Chart 1: Tier 1 cities have been worst hit
[Total sqm sold, average selling prices (CNY/sqm)] 
0200,000400,000600,000800,0001,000,0001,200,0001,400,0001,600,0001,800,0002,000,000J F M A M J J A S O N D05,00010,00015,00020,00025,000Volume (09) Volume (10)ASP (09) ASP (10)
Sources: CRIC, Standard Chartered Research
Chart 2: Tier 2 cities have been partly shielded
[Total sqm sold, average selling prices (CNY/sqm)] 
0200,000400,000600,000800,0001,000,0001,200,0001,400,0001,600,0001,800,000J F M A M J J A S O N D01,0002,0003,0004,0005,0006,0007,0008,0009,000Volume (09) Volume (10)ASP (09) ASP (10)
Sources: CRIC, Standard Chartered Research
In July,
asked 30 developers active in six Tier 2 and Tier 3 cities questions about their construction and sales plans,land and apartment prices, their buyers, and how local governments and banks were treating them.In the rest of the report, we discuss the details of what we found. We divide the results into five sections.
Ref: GR10AU
Special Report | 03 August 2010
I. Construction activity
The typical developer we spoke to is currently building two to five residential phases of its projects. (Developers tend todivide their big projects into several phases, building a block or two at a time and then selling them. A large piece of landcan thus take a decade or more to fully develop.) In sum, the developers to whom we spoke are currently building some24mn sqm of residential floor space, which is equivalent to about 24,000 apartments at 100sqm per unit.We asked the developers about their plans for new construction and whether they were postponing previously plannedprojects.
In the next three months, how more much more land will you have under development?
12 of the 30 developers were not intending to start any new construction within the next three months. However, thosewho did have plans to start were planning to start a substantial amount, equivalent to some 60% of the current land theyhad under construction. This seems positive for activity going forward.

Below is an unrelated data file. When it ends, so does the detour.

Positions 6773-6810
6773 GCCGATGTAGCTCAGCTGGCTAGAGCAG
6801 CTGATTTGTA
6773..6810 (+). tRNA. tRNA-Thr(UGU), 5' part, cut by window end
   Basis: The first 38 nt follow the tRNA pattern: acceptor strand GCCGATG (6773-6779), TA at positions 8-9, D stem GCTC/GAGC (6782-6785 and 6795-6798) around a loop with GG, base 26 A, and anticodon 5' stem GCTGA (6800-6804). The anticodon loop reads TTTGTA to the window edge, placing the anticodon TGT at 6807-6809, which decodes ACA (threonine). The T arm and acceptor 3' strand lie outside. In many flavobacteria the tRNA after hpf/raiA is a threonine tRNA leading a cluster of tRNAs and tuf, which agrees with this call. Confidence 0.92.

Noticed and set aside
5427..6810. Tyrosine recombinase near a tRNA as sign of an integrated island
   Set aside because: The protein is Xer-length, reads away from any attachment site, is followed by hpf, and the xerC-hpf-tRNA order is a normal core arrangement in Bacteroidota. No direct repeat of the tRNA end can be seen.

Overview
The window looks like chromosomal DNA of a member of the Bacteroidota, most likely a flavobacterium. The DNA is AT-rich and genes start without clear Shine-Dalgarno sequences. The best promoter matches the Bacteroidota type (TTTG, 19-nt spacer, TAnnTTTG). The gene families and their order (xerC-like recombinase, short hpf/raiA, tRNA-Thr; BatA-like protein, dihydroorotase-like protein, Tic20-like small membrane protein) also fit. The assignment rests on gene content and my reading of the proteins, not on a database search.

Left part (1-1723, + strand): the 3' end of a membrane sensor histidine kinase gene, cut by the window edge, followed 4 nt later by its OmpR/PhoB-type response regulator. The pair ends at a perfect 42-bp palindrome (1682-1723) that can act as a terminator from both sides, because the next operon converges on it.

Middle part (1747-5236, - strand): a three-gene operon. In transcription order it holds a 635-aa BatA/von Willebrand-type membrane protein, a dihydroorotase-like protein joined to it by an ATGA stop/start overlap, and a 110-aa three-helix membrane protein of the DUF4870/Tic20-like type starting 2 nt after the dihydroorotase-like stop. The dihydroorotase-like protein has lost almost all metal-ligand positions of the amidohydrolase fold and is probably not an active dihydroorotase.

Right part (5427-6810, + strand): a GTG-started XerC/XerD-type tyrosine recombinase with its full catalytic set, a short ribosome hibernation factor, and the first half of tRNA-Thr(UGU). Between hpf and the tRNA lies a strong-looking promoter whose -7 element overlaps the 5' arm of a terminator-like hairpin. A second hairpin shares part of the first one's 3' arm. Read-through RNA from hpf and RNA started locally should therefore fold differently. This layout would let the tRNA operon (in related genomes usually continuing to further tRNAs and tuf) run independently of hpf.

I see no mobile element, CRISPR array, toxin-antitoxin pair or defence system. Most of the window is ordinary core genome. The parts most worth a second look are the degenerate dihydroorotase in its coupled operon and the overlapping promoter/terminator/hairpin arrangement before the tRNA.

Have you pushed back construction of any projects?
Scarcely any of the developers we spoke to have pushed back the construction of any phases of their ongoing projectsor the sales launch, as Charts 3 and 4 show. This is also positive for near-term construction activity and materialsdemand. We asked if developers had pushed back the launch of sales of any projects since April, and the answer wasagain a resounding ‘no’ (28 of 30 developers). So although sales volumes are down (Chart 2), developers still seereason to push forward with projects.
Chart 3: Have you pushed back the construction ofany phase of your projects?
No Up to 3months4-6 months 7-9 months 10-12monthsMore than12 months
Source: Standard Chartered Research
 Chart 4: Have you pushed back the sale launch of anyphase of your projects?
No Up to 3 months 4-6 months 7-9 months
Source: Standard Chartered Research
This brings us to an important question about data: how best to track residential construction activity in China? Theofficial ‘residential floor space under construction’ data unhelpfully includes already-completed projects. Our preferredmethod is to eliminate completed projects from the ‘residential floor space under construction’ numbers and adjust forseasonality. (Others chart year-on-year numbers, but we note that these numbers are a little volatile and may confusethe story.) Chart 5 shows the result, and indicates that construction is still at high levels.

You're Reading a Free Preview

/*********** DO NOT ALTER ANYTHING BELOW THIS LINE ! ************/ var s_code=s.t();if(s_code)document.write(s_code)//-->